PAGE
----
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Mile-High The action at the national political conventions has always been offstage, with late-night parties that mix politicians, delegates, and big business, all while trade groups and corporations pick up the check. But the current confusion over the new ethics rules could change all that. Some lobbyists are bowing out of the latest round of party planning for the upcoming 2008 conventions. Take Kenneth Kies, the head of Clark Consulting Federal Policy Group and a major donor to President George W. Bush’s election campaigns, for example. His lobby shop hosted 12 events during the 2004 conventions, but this go-around, Kies says his shop won’t be getting involved: “We’re not planning on doing anything. I just don’t think the environment is going to be conducive to it.” Democrat Jeffrey Peck of Johnson, Madigan, Peck, Boland & Stewart agrees. “Our attitude on this kind of thing is, tell us what the rules are.” During the 2004 Democratic National Convention, Peck’s firm hosted an event in Boston for Sens. Harry Reid (D-Nev.) and Jon Corzine (D-N.J.), who was then the head of the Democratic Senatorial Campaign Committee (and is now governor of New Jersey). Peck says the firm hasn’t started planning any events for the Democrats’ Denver convention yet. While Democrats appear to be waiting in the wings, at least a few GOP strategists with clear Minnesota ties (the Republican National Convention will be held in Minneapolis) are getting in the game, pending ethics approval. Erich Mische, former chief of staff to Republican Minnesota Sen. Norm Coleman and now a lobbyist with mCapitol Management, along with GOP fund-raiser Monica Notzon, recently set up Take�08 Events Unlimited. John Milne of mCapitol, GOP fund-raiser Dana Graham Harris, and Al Shofe, a former special assistant to then-Minnesota Gov. Arne Carlson, are also on board with the company. They aren’t alone. Former Republican Minnesota Rep. Vin Weber, who is now a lobbyist at Clark & Weinstock, opened Twin Cities Strategies earlier this year to help political organizations and companies navigate the Minnesota landscape. Joining Weber in the effort is his brother Joe Weber; longtime Republican National Committeeman from Minnesota Jack Meeks and his wife Annette Meeks, who served as deputy chief of staff to former U.S. House Speaker Newt Gingrich (R-Ga.); D.C.-based event planner Shelley Hymes; and Greg Johnson, who has ties to Minnesota Gov. Tim Pawlenty (R). The firm has already fielded several questions regarding how the rules could affect the GOP’s convention. But Weber isn’t worried. He says there will still be plenty of trade groups and corporations that will be interested in mixing with the state delegations — even if lawmakers stay away. — Anna Palmer
Smoke Buddies As a senior policy adviser to former Sen. Jesse Helms (R-N.C.) and later Sen. Elizabeth Dole (R-N.C.), David Rouzer protected the interests of cigarette makers. Now he is using his Hill contacts to help thwart legislation that would give the Food and Drug Administration authority to regulate the tobacco industry. Four small tobacco companies recently signed on with Rouzer Co. — the Raleigh, N.C.-based firm Rouzer founded after leaving his post as associate administrator of the rural development program at the U.S. Department of Agriculture last year. King Maker Marketing Inc. and Japan Tobacco International USA Inc. — both based in New Jersey — and Sherman’s 1400 Broadway NYC Ltd. hope Rouzer can help defeat the Family Smoking Prevention and Tobacco Control Act, which the Senate Health, Education, Labor and Pensions Committee is scheduled to mark up by the end of the month. Universal Leaf Tobacco Co. of Virginia also hired Rouzer for general tobacco issues, according to Senate registrations. Rouzer says his clients would be hurt by the legislation, which gives the FDA the authority to place more restrictions on tobacco advertising, require lower nicotine content in cigarettes, and regulate the distribution of tobacco products. “FDA regulation would make it harder for the smaller guys to gain any market share at all,” says Rouzer, who worked on the 2002 farm bill and the 2004 tobacco buyout. He says his contacts include Sens. Dole, Richard Burr (R-N.C.) and Mike Enzi (R-Wyo.). — Osita Iroegbu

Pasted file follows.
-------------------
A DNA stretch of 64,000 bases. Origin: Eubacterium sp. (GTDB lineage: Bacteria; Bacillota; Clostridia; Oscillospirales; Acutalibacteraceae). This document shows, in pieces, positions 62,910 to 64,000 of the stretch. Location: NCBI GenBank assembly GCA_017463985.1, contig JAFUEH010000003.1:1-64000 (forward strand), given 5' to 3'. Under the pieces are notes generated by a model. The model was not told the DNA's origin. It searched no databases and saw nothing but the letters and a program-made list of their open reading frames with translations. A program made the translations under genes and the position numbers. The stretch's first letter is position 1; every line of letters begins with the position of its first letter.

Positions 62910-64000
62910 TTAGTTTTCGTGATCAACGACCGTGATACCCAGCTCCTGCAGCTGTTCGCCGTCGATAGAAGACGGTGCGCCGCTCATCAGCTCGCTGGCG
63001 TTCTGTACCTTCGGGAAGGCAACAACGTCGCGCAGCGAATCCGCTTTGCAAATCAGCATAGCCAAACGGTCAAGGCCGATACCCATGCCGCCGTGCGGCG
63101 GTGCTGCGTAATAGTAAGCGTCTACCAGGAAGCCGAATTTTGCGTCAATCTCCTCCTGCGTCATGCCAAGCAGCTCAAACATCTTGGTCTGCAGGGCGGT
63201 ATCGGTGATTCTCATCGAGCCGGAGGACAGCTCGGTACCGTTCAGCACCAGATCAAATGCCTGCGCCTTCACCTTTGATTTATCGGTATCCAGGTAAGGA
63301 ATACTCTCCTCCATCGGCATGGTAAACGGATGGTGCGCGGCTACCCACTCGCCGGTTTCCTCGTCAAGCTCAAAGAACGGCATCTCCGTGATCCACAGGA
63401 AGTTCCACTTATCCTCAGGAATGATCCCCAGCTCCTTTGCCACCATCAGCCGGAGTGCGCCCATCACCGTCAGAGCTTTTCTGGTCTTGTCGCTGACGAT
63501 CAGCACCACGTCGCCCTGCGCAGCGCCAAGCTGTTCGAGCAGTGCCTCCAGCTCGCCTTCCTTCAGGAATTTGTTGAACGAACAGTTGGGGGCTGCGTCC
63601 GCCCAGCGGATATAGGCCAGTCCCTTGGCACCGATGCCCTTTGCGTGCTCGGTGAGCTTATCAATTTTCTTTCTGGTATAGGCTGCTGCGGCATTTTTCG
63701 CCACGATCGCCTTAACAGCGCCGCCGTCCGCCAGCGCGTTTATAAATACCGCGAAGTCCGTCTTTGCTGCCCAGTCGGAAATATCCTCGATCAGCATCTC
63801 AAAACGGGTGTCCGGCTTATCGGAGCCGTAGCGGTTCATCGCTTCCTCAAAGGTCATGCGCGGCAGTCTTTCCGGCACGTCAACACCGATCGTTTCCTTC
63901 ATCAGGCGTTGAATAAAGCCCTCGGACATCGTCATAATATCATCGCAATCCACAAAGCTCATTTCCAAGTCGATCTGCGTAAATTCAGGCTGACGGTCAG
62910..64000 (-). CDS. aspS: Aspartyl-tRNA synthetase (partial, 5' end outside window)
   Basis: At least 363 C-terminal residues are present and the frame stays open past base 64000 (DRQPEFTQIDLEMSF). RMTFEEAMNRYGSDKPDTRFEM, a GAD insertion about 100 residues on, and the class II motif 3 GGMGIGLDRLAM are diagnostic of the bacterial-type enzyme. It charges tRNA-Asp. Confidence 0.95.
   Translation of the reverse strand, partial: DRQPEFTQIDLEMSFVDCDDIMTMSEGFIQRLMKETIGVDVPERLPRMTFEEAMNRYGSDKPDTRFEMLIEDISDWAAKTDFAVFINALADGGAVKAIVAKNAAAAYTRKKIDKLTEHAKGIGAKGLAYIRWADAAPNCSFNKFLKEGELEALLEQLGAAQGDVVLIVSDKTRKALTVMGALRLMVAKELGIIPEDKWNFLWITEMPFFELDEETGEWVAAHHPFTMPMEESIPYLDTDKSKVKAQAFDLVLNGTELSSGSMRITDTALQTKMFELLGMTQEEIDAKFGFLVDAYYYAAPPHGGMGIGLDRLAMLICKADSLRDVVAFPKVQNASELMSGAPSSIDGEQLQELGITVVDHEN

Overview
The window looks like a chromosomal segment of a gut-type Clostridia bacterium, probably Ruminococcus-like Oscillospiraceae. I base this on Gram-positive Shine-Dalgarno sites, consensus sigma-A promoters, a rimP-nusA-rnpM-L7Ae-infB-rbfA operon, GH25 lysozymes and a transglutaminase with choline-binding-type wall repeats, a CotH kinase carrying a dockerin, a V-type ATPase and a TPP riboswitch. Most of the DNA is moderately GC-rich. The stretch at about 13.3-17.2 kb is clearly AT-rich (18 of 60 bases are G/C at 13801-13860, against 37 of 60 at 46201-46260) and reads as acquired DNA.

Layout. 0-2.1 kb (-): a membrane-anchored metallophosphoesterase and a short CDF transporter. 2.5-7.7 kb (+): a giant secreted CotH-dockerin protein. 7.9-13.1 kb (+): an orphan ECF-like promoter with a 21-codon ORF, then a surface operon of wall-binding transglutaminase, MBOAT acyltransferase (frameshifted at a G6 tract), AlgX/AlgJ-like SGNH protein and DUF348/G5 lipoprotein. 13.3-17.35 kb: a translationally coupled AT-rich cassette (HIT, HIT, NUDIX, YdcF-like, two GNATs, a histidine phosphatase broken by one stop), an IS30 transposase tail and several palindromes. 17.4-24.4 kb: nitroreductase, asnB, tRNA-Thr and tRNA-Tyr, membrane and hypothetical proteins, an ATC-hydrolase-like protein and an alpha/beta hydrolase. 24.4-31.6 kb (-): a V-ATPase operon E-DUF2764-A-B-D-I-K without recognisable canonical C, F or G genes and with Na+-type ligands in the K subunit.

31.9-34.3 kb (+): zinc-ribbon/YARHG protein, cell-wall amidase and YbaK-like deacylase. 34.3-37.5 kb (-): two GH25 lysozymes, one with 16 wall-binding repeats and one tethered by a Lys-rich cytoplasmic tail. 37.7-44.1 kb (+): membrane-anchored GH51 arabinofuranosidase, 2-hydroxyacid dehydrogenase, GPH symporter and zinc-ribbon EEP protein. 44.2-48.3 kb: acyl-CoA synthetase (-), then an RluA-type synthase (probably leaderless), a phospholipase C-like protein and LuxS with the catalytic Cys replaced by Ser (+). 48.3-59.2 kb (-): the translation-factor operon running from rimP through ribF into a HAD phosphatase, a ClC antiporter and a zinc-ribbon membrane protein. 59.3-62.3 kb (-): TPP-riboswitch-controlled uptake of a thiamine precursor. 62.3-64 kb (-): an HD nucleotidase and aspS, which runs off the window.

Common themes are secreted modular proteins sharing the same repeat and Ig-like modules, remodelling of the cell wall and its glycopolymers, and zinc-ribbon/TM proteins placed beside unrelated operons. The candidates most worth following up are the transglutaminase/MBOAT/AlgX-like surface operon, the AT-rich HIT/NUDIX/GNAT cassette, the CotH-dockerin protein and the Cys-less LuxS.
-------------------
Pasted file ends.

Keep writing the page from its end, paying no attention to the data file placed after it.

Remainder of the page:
Heaton . . . Out! Since pleading guilty in February in connection with the Jack Abramoff scandal, Will Heaton, the former chief of staff to now-convicted ex-Rep. Bob Ney (R-Ohio), has been yapping to investigators about the misdeeds of his one-time colleagues. Heaton, who pleaded guilty to one count of conspiracy to defraud the United States, attended the notorious Scotland trip in 2003 (a junket that included more golf and fine Scotch than politicking) and helped Ney smuggle unreported casino wins back into the United States. He is one of many former Abramoff allies now cooperating with the federal probe. But in a recently filed document in D.C. federal court, lawyers on both sides indicate that Heaton’s cooperation, like that of Neil Volz, his predecessor in Ney’s office, is coming to a close. The pleading, however, gives no indication of whom Heaton has dished about, other than noting that his cooperation is now “substantially complete.” He is scheduled for sentencing before Judge Ellen Huvelle on Sept. 6. — Emma Schwartz

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